Fixing Common Rubber Guard Problems
If you havn't had a chance to check out www.aesopian.com Then you really should. Aesop has spent countless hours working on and contributing techniques to sites all over the web.
Here is a tutorial he did on Fixing Common Rubber Guard Problems. Enjoy
"From what I’ve seen, the most common problems with (and arguments against) rubber guard are getting stacked, getting passed too easily, the demands on one’s flexibility and the risk of injury. I’ve experienced all of these problems myself and had mostly given up on rubber guard because of them.
It wasn’t until I attended Eddie Bravo’s seminar that I gained renewed interest and faith in the rubber guard. He taught details that handily fix most these problems. Seeing him teach it in person and hearing him repeatedly stress certain points made me realize how I’d be doing it wrong all along. I was missing all the little details on the grips and positions that are hard to pick up from photographs.
I now think most complaints about the rubber guard come from people who are studying it out of pictures in books and websites, like I was. It’s hard to learn the right pressure to maintain while doing rubber guard and you’ll miss little but important details without seeing and learning it in person.
I’ve only just gotten into the book, but already I see that Eddie has devoted a lot of the book to breaking down these details and the strategies that are missing from his previous book and online tutorials.
Let’s see if I can’t offer something he didn’t with a couple little details I’ve worked out."
A Common Problem
common scenario 2
Common Scenario 3
Common Scenario 4
Common Scenario 5
Common Scenario 6
You’ve broken their posture and gotten mission control.
In his book, Eddie devotes an entire chapter to troubleshooting common problems from rubber guard, including what to do when you they’ve stepped over your free leg. But I’d rather just avoid the situation entirely.
I worked out these details by experimenting with what he showed at his seminar, but I now see he describes them in the introduction to the rubber guard chapter of his book, in the section “Troubleshooting Mission Control”. Consider this the pictorial companion to his words.
To start fixing this problem, we’ve got to move back to before we’re even in rubber guard.
I’ve got a normal closed guard and I’m breaking their posture.
Compare this to the first picture in this tutorial, paying special attention to the position of my knee, and the relationship of his arm to my thigh. My knee is up under his armpit and my thigh is behind his triceps, blocking him from behind his elbow or reaching back and pressing down on the inside of my thigh.
Eddie stressed this point over and over again at his seminar, saying the ability to maintain this constant squeezing pressure with your legs is extremely important to a tight rubber guard (or any closed guard). He also said (and writes in his book) that it takes a while to build the endurance to keep the thigh master on all that time, but it will pay off when you can.
I’ve been trying to work the constant thigh master into my closed guard, and it’s one factor I attribute my tournament wins to. If you keep a constant squeeze (as well as pulling your heels to your butt), any high guard game becomes drastically tighter and harder to posture out of. Once you’ve got your legs conditioned, it’s harder to high guard well with loose legs because they’ll be able to posture up and rip out whenever they feel in danger. So putting in a little extra effort beforehand will prevent a lot of problems from arising later.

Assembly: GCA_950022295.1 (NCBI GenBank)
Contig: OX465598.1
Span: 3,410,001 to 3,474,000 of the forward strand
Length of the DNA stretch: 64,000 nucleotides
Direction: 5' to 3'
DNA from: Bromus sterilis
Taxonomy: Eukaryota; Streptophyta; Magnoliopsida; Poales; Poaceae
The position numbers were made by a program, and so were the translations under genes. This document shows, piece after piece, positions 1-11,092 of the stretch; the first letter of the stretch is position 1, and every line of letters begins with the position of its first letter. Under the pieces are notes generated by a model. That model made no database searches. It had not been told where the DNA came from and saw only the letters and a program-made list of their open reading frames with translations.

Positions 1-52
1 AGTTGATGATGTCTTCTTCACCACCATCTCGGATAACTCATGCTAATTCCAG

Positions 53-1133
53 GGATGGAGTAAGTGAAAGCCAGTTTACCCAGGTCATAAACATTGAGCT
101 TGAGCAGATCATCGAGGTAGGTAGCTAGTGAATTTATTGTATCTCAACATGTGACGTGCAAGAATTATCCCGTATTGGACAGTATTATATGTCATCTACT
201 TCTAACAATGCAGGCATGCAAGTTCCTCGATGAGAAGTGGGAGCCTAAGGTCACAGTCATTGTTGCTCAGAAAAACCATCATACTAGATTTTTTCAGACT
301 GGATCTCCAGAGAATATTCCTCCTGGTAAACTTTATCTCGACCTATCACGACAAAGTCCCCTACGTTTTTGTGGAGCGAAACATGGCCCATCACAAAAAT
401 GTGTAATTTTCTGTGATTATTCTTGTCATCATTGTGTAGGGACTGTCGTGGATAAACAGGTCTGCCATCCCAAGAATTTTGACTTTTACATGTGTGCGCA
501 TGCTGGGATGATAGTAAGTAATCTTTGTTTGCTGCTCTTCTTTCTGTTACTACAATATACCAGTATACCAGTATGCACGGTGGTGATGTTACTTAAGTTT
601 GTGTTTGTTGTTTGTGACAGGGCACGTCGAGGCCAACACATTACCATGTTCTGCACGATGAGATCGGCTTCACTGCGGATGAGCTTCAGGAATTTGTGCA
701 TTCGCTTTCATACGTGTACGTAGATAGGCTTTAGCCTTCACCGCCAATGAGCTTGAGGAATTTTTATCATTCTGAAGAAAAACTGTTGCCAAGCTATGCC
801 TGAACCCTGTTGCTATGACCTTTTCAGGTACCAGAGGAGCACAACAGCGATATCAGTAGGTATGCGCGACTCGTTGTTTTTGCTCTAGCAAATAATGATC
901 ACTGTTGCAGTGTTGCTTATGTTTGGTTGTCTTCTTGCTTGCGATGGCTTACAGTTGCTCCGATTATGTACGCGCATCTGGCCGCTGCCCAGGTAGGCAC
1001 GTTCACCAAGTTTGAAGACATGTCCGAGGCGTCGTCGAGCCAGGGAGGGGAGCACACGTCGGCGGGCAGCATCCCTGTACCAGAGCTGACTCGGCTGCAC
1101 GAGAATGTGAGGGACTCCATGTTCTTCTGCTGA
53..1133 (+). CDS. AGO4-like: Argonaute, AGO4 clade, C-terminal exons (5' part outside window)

I can cover the basics of defending the stack as well as minimizing flexibility abuse and joint injury (which go hand in hand) at the same time.
The first point to notice is that I have my foot on the hip. This is my first defense to the stack, allowing me to push them off when they drive in. Simple enough. Eddie covers counters to the stack in his book that actually sweep and submit them.
This foot on the hip is also what saves my joints and reduces the demands on my flexibility. Even before I use it to defend the stack, I can use my foot on the hip to tell if I’ll be able to easily get rubber guard or not. If I can’t get my foot on the hip, I know my guard is too low and I’ll have to pull my leg too high to work rubber guard. I’ve seriously hurt my hip joint before by not keeping this point in.
Another way to gauge this is by the position of his head relative to my stomach. If he is at my sternum or above, I know I’ll have to really stretch to pull my leg up for rubber guard. If his face is in my stomach, down by my hips, then I know I am high enough that it won’t be hard to get rubber guard. Look at the angle between my back and my left leg, with my hip as the corner. It’s nothing extreme, like having to bring my foot to my face, and this is because I made sure to get my guard high enough that I could put my foot on the hip.
I know a lot of people have hurt their knees and even their ankles while trying rubber guard. I’ve never had problems with this, thankfully, and I think it is because I have always tried to bend at the hips more than trying to pull my knees or feet around. When you’re going for more demanding moves like tight omoplatas or gogoplatas, be careful with how much you pull your foot and how much stress is on your knee, and try to get your leg into place by bending at the hips.
Rubber guard does demand a degree of flexibility that most people have trouble with at first. Go easy at first, and don’t try it on anyone who’s going to spaz out and thrash out of it. Work on your flexibility; Eddie’s stretching chapter is great for this. Drill it for a while to get the steps and positions down.
If you want to really get into the rubber guard, I highly recommend picking up a copy of Eddie Bravo’s book, Mastering the Rubber Guard. What I’ve shown here is just a couple little scraps of the complete game he’s designed.